Share this content

Is dropbox secure enough

File sharing

Didn't find your answer?

What are the opinions regarding using dropbox to receive clients data and send accounts / returns etc

Functionally it seems fine but what about security?

Replies (16)

Please login or register to join the discussion.

By Moonbeam
04th Sep 2018 15:55

I've never heard of security issues with it. There are concerns from the GDPR point of view as your data won't necessarily be stored in the EEA.
On top of that clients who already use Dropbox have found it difficult to access my own Dropbox. That could be because I'm hopeless at IT of course.
I'm moving everyone to Iris Open Space over the next few months and only keeping Dropbox for backing up my website.

Thanks (1)
Glenn Martin
By Glenn Martin
04th Sep 2018 16:49

I use it for same things you do but ,moving away from it as my IT bods reckon its not secure enough and not GDPR compliant.

Clients do find it easy to use though so things will probably be more difficult going forward.

I was on the paid for version which is supposed to be more secure than the free one.

Thanks (2)
Replying to Glennzy:
blue sheep
By Nigel Henshaw
05th Sep 2018 07:26

what reason did they give for saying that Dropbox is not secure and not GDPR compliant? Sounds like nonsense to me but I stand to be corrected

Thanks (0)
Replying to NH:
Glenn Martin
By Glenn Martin
05th Sep 2018 14:33

They advised me that as also have a professional Office 365 subscription that sharepoint within that would be free and it is also more secure.

I have no idea if it is or isn't which is why I pay a professional to look after it all, so it one less thing I have to worry about.

Thanks (0)
avatar
By johndon68
04th Sep 2018 18:03

I've used the paid for version for a number of years to send and receive client backups and never had any issues with security.

Only issue I've had is, as Moonbeam mentioned when I create a folder for a user who already has Dropbox they don't always end up where you think but easily sorted by the client sending a link.

Thanks (1)
avatar
By johndon68
04th Sep 2018 18:04

As for GDPR, Dropbox seem to think that they are compliant: https://www.dropbox.com/security/GDPR

Thanks (4)
Locutus of Borg
By Locutus
05th Sep 2018 11:15

I have been using Dropbox for many years together with BoxCryptor, which provides client-side encryption (i.e. the files would be unreadable to anyone within Dropbox or anyone who hacks Dropbox).

Thanks (1)
Sarah Douglas - HouseTree Business Ltd
By sarah douglas
05th Sep 2018 12:15

Thought this might help I asked Dropbox to clarify GDPR on our GDPR audit . This is a email from Dropbox support.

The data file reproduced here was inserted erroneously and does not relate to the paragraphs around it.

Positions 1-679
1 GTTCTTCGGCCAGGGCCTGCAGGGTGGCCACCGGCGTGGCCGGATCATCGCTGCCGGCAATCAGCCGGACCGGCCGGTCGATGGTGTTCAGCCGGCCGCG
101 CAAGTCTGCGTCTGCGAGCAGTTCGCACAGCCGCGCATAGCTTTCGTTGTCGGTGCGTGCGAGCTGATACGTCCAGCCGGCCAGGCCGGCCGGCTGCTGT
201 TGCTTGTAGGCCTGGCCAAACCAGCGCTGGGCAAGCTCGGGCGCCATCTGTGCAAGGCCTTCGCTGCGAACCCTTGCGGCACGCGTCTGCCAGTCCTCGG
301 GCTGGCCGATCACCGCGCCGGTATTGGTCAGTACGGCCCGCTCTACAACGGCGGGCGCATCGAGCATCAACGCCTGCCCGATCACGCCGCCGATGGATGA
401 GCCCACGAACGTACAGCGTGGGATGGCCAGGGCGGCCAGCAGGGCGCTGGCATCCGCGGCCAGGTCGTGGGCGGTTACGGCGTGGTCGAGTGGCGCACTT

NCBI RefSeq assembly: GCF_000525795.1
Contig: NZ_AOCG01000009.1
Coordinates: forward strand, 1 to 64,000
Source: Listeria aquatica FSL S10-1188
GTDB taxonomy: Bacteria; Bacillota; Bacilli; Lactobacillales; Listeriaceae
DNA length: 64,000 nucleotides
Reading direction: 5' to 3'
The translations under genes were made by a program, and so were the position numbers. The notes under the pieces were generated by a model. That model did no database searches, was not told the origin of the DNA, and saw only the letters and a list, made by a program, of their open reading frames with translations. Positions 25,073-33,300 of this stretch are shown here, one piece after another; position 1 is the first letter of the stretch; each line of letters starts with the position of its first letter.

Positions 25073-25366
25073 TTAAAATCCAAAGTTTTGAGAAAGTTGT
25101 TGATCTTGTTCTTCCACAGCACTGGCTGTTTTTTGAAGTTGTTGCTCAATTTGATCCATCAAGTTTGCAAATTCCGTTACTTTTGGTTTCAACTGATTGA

From: "Mark (Dropbox Support)"
Date: 30 May 2018 at 17:26:31 GMT+1
To:
Subject: TEAMS: GDPR Urgent
Reply-To: Dropbox Support

Mark, May 30, 9:26 AM PDT:
Hi there,

Thank you for reaching out about this.

Dropbox will meet the requirements of the GDPR by May 25, 2018 as required across all its services, including Dropbox Basic, Plus, Professional, and Business.

You can read about our GDPR preparation, as well as our approach to safeguarding your data at our GDPR guidance center:

https://www.dropbox.com/security/GDPR

Please let me know if I can help you with anything else!

Regards,
Mark

Thanks (2)
Replying to sarah douglas:
RLI
By lionofludesch
05th Sep 2018 15:44

sarah douglas wrote:

Thank you for reaching out about this.

"Reaching out"?

Jaysus !!

Thanks (0)
Replying to lionofludesch:
Glenn Martin
By Glenn Martin
05th Sep 2018 16:32

Whilst this AI and machine learning is great, what would be much better is if you could send a punch to someone over the internet.

I don't mean a virtual punch either.

Top of my list for the punch emails would be any one who uses "Reaching Out"

How good would it be if someone who uses these ridiculous phrases opened an email and received a smack in the kisser.

Thanks (3)
Replying to Glennzy:
RLI
By lionofludesch
05th Sep 2018 16:50

I'm up for that, pal.

Thanks (0)
Replying to Glennzy:
avatar
By Dib
05th Sep 2018 16:53
Thanks (1)
Replying to Glennzy:
By pushtheriver
05th Sep 2018 16:58

Reach and punch somebody's mush,
Make this world a better place if you can

Thanks (0)
Sarah Douglas - HouseTree Business Ltd
By sarah douglas
05th Sep 2018 18:27

Double post

Thanks (0)
avatar
By PERMON
05th Sep 2018 21:53

I looked at Dropbox recently re GDPR. The problem I identified was that for Dropbox Basic , Professional and Plus a data processor addendum is not available . They will only provide a DPA if you are using the Business Team version which for smaller practices may not be an option ( per the same Mark in Sarah's post above).

Where we as accountants (data controllers) engage a service like Dropbox ( data processors) my reading of GDPR is that article 28 section 3 requires a contract ( either as a separate item or as part of the main terms and conditions) which gives certain very specific assurances e.g. about subprocessors . It seems to me that Dropbox are not doing this ( unless you opt for the Business Team edition).

They are not alone in this - I had similar problems with Adobe sign and I have come across other providers who seem to be blissfully unaware of the requirements.

Thanks (2)
avatar
By dgilmour51
06th Sep 2018 19:06

I remain to be convinced that 'security' can exist at all other than as a figment.
HMG is intent on legislating the concept out of existance.
All '365' systems depend on Azure, owned by Msft. Albeit Microsoft Ltd is a UK registered company, they are (owned by)/(in thrall to) a USA corporation and, as such, are obligated to give Homeland Security [sic] unfettered access on request.
I think 'pretty secure' is the best we can hope for in the 'cloud' - or perhaps 'adequately secure' or 'insurably secure'.

Thanks (0)
Share this content